If you think that there is something different about this year’s contests for the state Senate, you are right in many ways.

While the Assembly remains a creature of traditional party power politics, the Senate is in play. The year ended with Republicans and Democrats tied at 31 votes apiece. One GOP senator, the one who had given his party a one-vote majority, was away on active duty in the Navy. One senator elected as a Democrat regularly caucuses and votes with Republicans, giving him the power to move or block important pieces of legislation.

A rogue group of Democrats had caucused with Republicans in return for the ability to get some items on their agenda supported in usually unfriendly territory along with lucrative bonus payments in addition to their lucrative base pay as well as millions of dollars to take back to their districts in the age-old Albany tradition of buying votes with taxpayer money yet still remaining opposed to calls for true public funding of campaigns. Those defectors have returned to the fold.

All of that sets the stage for this year’s election and in our region two other developments have contributed to the transformation of what used to be sleepy lessons in the power of incumbency.

Two veteran Republicans, Bill Larkin and John Bonacic, retired after long Albany careers. Both were at an age when that made sense and both left with long legacies. In recent elections, they had faced either no opposition or no opposition that they had to take seriously. But their dual departure leaves two open seats sought by several candidates in both major parties running campaigns that reflect the opportunity to control the Senate and the heightened awareness of the importance of state government.

As people grow more concerned about the chaos in the White House and the gridlock in Congress, they realize that it really matters who represents them in the state Senate. More than ever, state government will be the last line of defense for many crucial issues that affect our daily lives.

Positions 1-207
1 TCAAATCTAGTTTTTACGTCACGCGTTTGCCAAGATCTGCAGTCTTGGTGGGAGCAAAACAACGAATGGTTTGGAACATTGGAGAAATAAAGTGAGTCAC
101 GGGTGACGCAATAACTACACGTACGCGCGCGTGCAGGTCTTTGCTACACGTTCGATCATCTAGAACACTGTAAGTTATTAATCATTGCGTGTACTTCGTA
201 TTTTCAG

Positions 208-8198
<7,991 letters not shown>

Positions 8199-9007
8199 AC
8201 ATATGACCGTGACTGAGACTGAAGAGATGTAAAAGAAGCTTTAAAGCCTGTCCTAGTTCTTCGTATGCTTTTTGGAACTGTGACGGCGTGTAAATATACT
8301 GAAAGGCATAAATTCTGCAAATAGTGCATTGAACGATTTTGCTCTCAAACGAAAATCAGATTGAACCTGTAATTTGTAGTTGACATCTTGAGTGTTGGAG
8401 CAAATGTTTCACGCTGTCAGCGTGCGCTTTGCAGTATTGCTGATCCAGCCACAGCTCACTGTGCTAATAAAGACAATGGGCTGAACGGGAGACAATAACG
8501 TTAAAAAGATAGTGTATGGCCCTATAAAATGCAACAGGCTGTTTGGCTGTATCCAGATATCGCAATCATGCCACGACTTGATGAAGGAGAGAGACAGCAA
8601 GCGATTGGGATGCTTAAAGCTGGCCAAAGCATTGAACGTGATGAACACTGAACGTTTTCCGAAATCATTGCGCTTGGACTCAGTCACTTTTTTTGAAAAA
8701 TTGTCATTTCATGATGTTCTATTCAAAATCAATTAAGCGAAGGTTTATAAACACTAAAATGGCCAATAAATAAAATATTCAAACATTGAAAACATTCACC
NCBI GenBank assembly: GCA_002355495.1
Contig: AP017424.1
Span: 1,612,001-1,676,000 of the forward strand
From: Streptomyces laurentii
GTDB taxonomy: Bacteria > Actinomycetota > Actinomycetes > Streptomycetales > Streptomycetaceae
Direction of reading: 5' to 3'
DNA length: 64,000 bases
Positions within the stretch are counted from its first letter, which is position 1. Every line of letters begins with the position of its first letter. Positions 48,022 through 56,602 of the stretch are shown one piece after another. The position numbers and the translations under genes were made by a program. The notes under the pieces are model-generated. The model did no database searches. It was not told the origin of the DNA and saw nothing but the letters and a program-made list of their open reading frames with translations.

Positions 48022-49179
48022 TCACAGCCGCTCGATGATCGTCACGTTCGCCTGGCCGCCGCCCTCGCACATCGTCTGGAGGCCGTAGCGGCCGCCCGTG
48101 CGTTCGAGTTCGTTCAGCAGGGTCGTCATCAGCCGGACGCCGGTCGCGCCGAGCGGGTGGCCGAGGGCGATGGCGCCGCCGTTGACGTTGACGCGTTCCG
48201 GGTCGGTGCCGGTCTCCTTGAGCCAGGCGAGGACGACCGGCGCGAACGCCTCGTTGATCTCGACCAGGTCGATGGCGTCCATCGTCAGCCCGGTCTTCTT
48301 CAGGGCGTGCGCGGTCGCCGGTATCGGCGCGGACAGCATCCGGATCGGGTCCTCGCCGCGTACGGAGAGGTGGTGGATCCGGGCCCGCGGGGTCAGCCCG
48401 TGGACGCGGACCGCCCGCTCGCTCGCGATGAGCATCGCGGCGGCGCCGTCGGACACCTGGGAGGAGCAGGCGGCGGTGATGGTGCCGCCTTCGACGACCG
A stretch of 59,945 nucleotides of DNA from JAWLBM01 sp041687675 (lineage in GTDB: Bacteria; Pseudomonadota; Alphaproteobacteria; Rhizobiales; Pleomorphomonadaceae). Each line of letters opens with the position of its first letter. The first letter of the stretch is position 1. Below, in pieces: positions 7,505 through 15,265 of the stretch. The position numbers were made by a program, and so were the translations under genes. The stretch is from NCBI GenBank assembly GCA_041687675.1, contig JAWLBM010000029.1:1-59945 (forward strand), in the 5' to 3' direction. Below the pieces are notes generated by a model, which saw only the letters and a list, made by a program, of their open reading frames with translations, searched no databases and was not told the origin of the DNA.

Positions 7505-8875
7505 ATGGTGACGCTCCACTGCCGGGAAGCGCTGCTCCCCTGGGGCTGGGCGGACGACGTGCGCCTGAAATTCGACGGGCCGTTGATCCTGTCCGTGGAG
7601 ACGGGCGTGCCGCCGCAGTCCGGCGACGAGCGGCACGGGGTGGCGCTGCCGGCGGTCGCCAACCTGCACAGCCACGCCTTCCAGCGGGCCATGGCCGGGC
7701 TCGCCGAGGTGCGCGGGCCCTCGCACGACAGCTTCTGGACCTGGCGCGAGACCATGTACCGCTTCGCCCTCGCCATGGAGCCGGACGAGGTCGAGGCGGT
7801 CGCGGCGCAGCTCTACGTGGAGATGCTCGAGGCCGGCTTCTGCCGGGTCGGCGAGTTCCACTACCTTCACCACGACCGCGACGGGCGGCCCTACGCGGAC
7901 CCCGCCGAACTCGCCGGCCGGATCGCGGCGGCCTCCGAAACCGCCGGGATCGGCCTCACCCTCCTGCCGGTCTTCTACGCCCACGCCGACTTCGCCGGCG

Four women running for the Senate, including Jen Metzger of Rosendale who is seeking to replace Bonacic, have issued several joint press releases criticizing the way the Republican majority voted on women’s issues. They condemned Senate Republicans for, among other things, blocking votes on the Comprehensive Contraception Coverage Act and the Reproductive Health Act which they said were “essential legislation to protect the health and rights of New York women.”

In the race for Larkin’s seat, Democrat James Skoufis and Republican Mike Anagnostakis have raised several substantive issues. And just last week, in the wake of the fatal shooting at a newsroom in Maryland, Anagnostakis issued another challenge:

“For the overall public safety, common sense legislation must prevail over special interest donations and extremist views. The Senate in Albany has failed the people again -- it borders on criminal that smart, reasonable, safety legislation that helps prevent dangerous individuals from accessing guns has not been enacted.”

His list of bills supported by Senate Democrats and blocked by Senate Republicans gives voters yet another chance to see what is at stake this year.